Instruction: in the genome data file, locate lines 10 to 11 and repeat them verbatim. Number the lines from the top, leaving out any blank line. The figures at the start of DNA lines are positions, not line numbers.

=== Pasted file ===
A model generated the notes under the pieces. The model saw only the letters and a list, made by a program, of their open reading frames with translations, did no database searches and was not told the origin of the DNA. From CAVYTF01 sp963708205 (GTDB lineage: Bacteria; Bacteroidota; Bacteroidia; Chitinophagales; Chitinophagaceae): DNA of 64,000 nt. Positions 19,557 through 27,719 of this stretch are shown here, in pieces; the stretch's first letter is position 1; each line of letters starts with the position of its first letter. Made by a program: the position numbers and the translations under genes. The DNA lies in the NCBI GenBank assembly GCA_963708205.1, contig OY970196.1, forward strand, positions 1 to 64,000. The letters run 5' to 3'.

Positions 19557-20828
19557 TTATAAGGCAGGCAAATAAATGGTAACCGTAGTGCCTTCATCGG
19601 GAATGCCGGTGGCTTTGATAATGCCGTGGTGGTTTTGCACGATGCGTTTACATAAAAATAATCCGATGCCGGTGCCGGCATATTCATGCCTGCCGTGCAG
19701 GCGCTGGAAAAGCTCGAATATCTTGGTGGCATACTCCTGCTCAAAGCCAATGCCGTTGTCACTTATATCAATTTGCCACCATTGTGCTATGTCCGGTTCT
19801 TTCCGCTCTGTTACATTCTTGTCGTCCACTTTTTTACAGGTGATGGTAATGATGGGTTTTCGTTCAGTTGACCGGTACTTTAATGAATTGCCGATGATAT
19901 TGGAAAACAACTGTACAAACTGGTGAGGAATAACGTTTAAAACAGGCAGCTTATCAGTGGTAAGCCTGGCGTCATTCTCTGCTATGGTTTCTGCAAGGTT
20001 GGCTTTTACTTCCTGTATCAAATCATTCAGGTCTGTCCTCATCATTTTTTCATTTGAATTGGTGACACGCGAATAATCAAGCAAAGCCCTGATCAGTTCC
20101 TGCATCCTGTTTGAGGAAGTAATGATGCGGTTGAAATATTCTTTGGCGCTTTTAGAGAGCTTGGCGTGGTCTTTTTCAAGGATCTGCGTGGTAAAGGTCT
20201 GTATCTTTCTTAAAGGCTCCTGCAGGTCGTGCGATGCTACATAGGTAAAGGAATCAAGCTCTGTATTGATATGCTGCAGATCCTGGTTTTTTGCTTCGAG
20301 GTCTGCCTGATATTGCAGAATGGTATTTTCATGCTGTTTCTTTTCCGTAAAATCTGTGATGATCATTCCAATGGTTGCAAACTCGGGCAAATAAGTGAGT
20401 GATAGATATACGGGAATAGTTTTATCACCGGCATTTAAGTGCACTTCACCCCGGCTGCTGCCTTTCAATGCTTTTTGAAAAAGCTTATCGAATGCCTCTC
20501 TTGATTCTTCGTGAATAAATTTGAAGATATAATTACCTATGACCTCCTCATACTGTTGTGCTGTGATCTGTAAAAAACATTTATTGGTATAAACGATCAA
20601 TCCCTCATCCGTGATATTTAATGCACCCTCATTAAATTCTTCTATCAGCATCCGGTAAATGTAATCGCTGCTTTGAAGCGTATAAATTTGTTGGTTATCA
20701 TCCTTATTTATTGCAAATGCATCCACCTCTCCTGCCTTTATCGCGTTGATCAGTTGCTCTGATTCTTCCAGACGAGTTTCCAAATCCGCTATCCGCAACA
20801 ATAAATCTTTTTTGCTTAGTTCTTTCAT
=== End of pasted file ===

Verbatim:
20201 GTATCTTTCTTAAAGGCTCCTGCAGGTCGTGCGATGCTACATAGGTAAAGGAATCAAGCTCTGTATTGATATGCTGCAGATCCTGGTTTTTTGCTTCGAG
20301 GTCTGCCTGATATTGCAGAATGGTATTTTCATGCTGTTTCTTTTCCGTAAAATCTGTGATGATCATTCCAATGGTTGCAAACTCGGGCAAATAAGTGAGT